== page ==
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Man uses fake ‘monk certificate’ to work in Singapore
by Benson Ang, The New Paper, Feb 10, 2011
Using fake documents, a Chinese national managed to work in Singapore on the pretext of being a monk
Singapore -- For nine months, Mr Liu Bing worked as a monk at a Buddhist centre in Geylang.
<< A Chinese man’s salary dispute with Budi Centre brought a secret of his to light. (Photo: The New Paper)
The 38-year-old from Shandong province claimed he went through an agent in China who provided him with the fake documents to get employment as a worker in religion.
Mr Liu said he did general cleaning work under the guise of a monk while working at the Budi Centre, which is currently being investigated by the Ministry of Manpower (MOM).
His counterfeit documents included a “certificate” with a photo of him in monk’s robes, stating he was initiated into monkhood in the Shandong Weifang Foshan Buddhist Temple in 2008. It also bears the seal of the “Shandong Province Buddhists Association”.
There was also an additional “document” allegedly issued by the Linqu Notary Public Office, in Shandong, stating that the embossing seal in the first certificate is authentic. Mr Liu also had English translations of the documents.
However, a closer look at the “certificate” shows that it could have been printed on ordinary paper using an inkjet printer. Also, a printed photo of another man showed underneath the passport-size photo of Mr Liu.
The photo of him in monk’s robes appears to be the same one used in his passport, where he’s seen dressed in ordinary clothes. Mr Liu told The New Paper that the agent had used a computer to “paste” his face onto someone else’s body wearing the monk’s robes.
“The agent told me that if I pretended to be a monk, I could make ,000 a month doing odd jobs in a Buddhist centre in Singapore. If I worked elsewhere in Singapore, I would earn only 0.”
“I asked him if this was okay, and the agent assured me that foreign workers in Singapore used fake documents all the time,” he said. The father of two children, aged 12 and two, added that he went along with the plan as the salary was tempting.
After arriving in Singapore
In July 2009, Mr Liu arrived at Changi Airport dressed in ordinary clothes, but he later changed into the monk’s robes to look convincing when he passed through immigration.
He also started work at the Budi Centre that month. His job included cleaning the floors and learning to cook for worshippers. But he did not speak to the worshippers as he had no religion and knew nothing about Buddhist teachings.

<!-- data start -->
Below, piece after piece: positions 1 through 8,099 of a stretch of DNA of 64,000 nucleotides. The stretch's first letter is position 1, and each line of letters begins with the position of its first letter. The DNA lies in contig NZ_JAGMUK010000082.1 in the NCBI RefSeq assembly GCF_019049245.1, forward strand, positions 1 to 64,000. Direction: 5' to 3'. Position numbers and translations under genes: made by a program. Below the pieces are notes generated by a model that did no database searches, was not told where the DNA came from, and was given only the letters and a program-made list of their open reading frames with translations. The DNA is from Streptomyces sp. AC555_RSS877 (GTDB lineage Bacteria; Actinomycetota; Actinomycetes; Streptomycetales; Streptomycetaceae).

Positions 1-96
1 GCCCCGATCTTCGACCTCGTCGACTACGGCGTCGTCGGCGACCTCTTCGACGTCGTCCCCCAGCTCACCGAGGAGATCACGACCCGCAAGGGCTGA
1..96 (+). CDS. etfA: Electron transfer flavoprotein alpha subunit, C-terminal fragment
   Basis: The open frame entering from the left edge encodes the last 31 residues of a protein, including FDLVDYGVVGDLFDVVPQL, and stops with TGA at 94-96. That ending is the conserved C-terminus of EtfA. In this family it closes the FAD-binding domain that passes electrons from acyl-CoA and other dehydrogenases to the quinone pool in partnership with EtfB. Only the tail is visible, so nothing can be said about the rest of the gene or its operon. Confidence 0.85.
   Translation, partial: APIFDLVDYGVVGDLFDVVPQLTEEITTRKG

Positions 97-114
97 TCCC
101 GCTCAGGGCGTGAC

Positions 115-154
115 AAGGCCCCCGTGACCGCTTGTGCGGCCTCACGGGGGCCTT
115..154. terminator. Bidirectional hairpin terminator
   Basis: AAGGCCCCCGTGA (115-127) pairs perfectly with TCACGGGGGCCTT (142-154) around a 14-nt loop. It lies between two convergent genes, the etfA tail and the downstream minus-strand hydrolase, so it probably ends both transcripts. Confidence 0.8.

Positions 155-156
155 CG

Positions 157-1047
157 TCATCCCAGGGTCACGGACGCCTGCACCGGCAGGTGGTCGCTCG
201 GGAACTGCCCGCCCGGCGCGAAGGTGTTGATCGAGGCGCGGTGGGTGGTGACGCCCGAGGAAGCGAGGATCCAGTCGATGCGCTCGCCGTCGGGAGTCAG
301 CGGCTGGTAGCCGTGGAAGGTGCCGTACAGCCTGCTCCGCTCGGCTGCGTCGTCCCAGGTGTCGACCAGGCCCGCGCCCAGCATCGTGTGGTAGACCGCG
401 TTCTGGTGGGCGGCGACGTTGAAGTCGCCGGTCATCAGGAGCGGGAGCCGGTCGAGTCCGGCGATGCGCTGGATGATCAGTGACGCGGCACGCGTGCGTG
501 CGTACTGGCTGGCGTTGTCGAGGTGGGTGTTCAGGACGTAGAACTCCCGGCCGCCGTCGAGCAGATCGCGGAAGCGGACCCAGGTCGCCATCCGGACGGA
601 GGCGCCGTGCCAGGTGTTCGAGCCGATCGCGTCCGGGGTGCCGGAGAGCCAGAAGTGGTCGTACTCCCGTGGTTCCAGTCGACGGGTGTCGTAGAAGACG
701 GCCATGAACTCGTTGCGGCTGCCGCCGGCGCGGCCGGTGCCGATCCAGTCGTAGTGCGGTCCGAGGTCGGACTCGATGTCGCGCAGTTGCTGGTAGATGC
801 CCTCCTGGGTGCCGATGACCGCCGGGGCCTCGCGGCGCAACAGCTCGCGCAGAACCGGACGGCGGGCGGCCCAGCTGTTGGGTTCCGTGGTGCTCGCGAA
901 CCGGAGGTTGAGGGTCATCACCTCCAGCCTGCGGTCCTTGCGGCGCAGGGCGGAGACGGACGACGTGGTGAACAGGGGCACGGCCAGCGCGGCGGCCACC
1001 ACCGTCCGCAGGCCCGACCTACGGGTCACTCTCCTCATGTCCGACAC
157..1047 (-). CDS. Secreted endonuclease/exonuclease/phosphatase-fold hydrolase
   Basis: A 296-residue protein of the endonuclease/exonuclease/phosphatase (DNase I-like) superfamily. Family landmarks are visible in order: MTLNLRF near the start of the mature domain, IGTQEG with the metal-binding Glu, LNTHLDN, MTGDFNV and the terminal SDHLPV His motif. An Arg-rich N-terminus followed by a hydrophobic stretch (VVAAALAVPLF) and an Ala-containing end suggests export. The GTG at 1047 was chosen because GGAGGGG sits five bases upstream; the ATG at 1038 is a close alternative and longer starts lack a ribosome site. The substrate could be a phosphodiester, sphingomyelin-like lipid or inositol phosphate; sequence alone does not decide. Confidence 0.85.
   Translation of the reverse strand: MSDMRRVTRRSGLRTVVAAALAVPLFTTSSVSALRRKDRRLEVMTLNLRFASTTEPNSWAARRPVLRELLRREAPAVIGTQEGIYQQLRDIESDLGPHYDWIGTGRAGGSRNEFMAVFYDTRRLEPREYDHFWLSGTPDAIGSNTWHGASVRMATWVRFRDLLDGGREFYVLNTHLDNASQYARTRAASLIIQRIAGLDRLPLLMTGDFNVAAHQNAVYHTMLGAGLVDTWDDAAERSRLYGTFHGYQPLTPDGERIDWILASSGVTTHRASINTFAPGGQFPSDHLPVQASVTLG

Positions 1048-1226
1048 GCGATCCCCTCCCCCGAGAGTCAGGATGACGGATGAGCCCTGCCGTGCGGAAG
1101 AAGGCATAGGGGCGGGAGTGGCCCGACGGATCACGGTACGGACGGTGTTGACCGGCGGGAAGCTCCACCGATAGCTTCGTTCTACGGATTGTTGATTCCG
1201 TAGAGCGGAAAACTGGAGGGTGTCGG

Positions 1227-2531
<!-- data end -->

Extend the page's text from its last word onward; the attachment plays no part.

During his work from 7 am to 7:30 pm daily, Mr Liu would wear a white T-shirt and grey trousers instead of the monk’s robes. He expressed his discomfort in having to impersonate as a monk and claimed that it was like being “in prison”. He could not leave the centre at night and “hated” wearing the robes as they were “too warm”.
The fake documents came to light only after he got involved in a salary dispute with the centre.
Mr Liu said that during the first nine months, his monthly salary of 0 was paid to the agent as “agent fees”. When he would have been entitled to his full salary, the centre dismissed him for no apparent reason.
He also alleged that the centre did not pay him for overtime work and for working on weekends and public holidays. He had approached the MOM regarding his salary dispute and after he revealed using fake documents, he was investigated.
After leaving the centre, he became a packer and was at the same time assisting MOM with investigations. He has since stopped work and said that he will be deported back to China on Saturday.
His words of caution
An MOM spokesman said that the ministry will investigate Mr Liu’s claims that he was assigned general cleaning work within the temple by his employer even though he was employed as a religious worker.
By sharing his story, he wants to caution other foreign workers against using fake documents when applying for jobs. “Now I must return to China, and it’ll be harder to support my family. It’s not worth the trouble,” he said.
Meanwhile, Budi Centre’s abbot, Venerable Hui Kuan confirmed that Mr Liu used to work in the centre.
When queried on the fake documents, he said, “How are we to know if they real or fake? When he applied for the job, this is what we got.” He declined to comment further.
On the other hand, the Singapore Buddhist Federation’s secretary-general, Venerable Seck Kwang Phing, told the same paper that he was shocked to hear about the story and it was the first time he heard of a foreign worker posing as a monk.
However, he said that the federation will not be taking action against Budi Centre as it employed workers on its own and not through the federation. But, Venerable Seck added that temples and centres must stringently check the documents of potential employees.